Alden talks serious CS reform
CNS): The opposition leader has revealed a taste of what might be to come if he is to lead a future government. In the legislative Assembly Wednesday evening Alden McLaughlin spent a considerable part of his reply to the premier’s budget address on what he said were the fundamental underlying issues relating to the size of government, which he said had to be a priority for any new administration. Although he acknowledged that the size of government had been an issue for several administrations, he still criticised the UDP for neglecting to at least start addressing the problem during the last three and a half years.
McLaughlin said that he was not advocating immediate major cuts in numbers and salaries or removing existing benefits. He said the government had to develop a medium term plan to deal with this issue, otherwise it would continue to haunt each administration and could eventually lead to something far worse than the premier’s community enhancement fee.
He spoke of the need to engage the civil service and gain their support for public sector reform, which already had the backing of the private sector. He said he was pleased to see in the memo circulated by the deputy governor that there was some focus on the issue but he said he had seen little government buy-in of political will from the current administration to lead policy changes that would help cut the size of the ever-growing public sector.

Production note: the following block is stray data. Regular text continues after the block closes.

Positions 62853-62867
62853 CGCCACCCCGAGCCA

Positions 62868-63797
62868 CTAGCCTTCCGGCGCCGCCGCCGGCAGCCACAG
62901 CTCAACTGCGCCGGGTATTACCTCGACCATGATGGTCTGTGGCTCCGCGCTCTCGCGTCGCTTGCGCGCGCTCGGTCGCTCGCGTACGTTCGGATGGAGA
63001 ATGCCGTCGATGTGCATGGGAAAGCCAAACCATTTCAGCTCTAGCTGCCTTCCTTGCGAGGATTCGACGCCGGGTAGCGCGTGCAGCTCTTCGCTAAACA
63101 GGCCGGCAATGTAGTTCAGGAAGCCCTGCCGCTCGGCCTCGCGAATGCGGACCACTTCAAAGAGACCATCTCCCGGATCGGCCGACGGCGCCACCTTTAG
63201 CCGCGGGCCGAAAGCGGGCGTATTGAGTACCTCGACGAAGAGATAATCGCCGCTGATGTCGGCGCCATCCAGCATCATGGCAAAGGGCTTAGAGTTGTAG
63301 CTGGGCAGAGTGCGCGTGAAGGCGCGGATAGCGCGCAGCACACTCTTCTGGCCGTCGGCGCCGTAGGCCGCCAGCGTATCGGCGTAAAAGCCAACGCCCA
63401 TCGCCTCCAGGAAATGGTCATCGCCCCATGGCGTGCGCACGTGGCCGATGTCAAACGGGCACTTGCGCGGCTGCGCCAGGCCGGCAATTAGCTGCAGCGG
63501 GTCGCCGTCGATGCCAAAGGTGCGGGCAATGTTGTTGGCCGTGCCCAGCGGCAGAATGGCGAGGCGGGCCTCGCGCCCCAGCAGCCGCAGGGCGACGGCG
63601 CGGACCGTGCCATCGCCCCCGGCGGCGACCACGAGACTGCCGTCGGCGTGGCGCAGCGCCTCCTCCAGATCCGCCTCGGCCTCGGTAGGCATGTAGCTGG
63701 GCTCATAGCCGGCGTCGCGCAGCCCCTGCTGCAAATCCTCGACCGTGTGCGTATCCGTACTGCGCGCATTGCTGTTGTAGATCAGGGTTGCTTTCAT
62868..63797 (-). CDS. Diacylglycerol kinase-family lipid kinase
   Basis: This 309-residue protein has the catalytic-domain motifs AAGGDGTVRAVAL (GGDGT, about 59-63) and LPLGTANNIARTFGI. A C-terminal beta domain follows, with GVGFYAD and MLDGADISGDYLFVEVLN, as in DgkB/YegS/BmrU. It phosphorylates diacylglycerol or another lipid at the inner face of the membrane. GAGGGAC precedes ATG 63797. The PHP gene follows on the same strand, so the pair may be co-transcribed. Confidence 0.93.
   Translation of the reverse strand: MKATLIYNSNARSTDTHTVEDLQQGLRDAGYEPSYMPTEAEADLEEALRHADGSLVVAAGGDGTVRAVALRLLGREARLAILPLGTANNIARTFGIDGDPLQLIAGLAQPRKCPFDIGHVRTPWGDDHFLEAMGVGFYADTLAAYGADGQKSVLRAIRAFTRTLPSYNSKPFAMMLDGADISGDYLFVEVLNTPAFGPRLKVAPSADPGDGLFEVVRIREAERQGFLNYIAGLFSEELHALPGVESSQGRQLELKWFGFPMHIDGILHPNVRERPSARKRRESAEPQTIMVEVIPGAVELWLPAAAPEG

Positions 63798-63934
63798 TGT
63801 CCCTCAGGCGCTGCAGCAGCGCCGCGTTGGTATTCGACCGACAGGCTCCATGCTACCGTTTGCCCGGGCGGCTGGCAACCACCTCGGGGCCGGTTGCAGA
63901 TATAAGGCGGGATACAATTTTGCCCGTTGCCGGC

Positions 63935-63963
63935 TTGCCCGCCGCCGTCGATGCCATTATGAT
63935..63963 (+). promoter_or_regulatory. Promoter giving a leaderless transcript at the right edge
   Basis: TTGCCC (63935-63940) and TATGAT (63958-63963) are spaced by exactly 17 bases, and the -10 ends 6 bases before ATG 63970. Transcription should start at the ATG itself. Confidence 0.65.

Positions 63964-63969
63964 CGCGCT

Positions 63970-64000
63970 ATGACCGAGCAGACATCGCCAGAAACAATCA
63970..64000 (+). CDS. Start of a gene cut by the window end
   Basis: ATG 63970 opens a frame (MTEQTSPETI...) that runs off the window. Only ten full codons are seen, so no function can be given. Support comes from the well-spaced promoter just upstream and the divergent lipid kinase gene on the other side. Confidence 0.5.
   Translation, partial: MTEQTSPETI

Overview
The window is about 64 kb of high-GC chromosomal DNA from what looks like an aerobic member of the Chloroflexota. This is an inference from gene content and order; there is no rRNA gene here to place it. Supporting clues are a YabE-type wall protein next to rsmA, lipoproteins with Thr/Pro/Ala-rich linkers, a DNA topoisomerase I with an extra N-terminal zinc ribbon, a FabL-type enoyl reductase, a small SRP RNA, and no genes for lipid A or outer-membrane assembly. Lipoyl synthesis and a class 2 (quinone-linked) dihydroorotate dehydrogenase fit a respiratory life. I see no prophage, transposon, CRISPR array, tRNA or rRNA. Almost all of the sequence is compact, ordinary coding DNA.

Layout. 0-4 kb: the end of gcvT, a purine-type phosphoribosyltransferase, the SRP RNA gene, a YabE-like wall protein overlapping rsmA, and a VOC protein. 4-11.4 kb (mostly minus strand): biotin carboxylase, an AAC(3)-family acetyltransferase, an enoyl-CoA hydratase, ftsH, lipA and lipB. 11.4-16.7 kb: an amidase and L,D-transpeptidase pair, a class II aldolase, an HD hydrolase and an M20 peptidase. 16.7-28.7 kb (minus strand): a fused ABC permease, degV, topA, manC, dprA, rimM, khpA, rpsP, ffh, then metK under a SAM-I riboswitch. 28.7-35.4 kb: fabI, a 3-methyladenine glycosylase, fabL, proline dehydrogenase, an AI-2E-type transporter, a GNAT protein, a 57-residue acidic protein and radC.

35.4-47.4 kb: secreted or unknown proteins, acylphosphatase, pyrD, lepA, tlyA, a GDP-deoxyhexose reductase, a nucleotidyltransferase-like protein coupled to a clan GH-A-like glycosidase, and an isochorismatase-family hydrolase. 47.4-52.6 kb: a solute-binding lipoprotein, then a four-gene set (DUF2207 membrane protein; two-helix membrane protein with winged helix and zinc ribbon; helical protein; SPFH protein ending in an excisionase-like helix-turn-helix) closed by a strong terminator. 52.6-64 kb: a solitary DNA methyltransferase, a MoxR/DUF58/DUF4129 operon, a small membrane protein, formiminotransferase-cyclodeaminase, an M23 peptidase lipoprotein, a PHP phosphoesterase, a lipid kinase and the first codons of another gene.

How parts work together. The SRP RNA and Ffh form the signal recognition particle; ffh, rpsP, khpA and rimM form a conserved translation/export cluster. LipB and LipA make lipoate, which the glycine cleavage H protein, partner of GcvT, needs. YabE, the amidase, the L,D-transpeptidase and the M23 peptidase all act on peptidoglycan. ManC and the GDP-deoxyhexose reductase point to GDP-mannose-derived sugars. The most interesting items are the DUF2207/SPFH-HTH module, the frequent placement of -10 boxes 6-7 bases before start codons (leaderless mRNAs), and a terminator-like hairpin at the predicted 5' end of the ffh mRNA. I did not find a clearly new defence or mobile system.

For four budget cycles, he said, the present government had adopted “band aid approaches” and refused to take any action towards the fundamental problem.
“There has been lots of talk about changes in the civil service but very little action,” McLaughlin said.
He pointed to the memo the premier had circulated earlier in the year at the start of the budget process asking the civil service to keep total core government spending down to $497 million, which turned out to be totally unrealistic since civil servants cannot cut budgets very far without policy changes from the elected ministers.
“Expenditures are driven by government policy,” he noted.
He said government had to identify the optimum size of the civil service and pointed out that the problem had grown because there had never been a master plan devised to address the unchecked growth. McLaughlin said the PPM had envisioned the need for a plan to deal with what is a huge and growing problem.
“This administration has demonstrated no will, no desire, no initiative, no ability to put together any such plan,” said the opposition leader. “If these issues are not addressed and we continue down the road of the band aid approach that this government has adopted to fixing government’s fiscal problems, we are going to finally reach the point, in very short order, where radical decisions, even more radical than the payroll tax, are going to be employed.”
He said it was clear with an election only ten months away the government was simply not interested in any long term issues but it was critical that those in charge of the country think about the medium and long term.
“It is plain to us that the unsustainable cost of government and the unfunded pension and health liabilities are a huge problem for the country,” he said, as he pointed out that if public sector workers wanted to see their pensions and have access to health care in the future it was a problem for them too and in their interests to play a part in the reform.
In addition, he said, they have an interest, like everyone else, in ensuring that the local economy doesn’t collapse. As a result, McLaughlin said, he and his party were confident that if the service was led by the right kind of elected government the reform could happen without pushing them into poverty.
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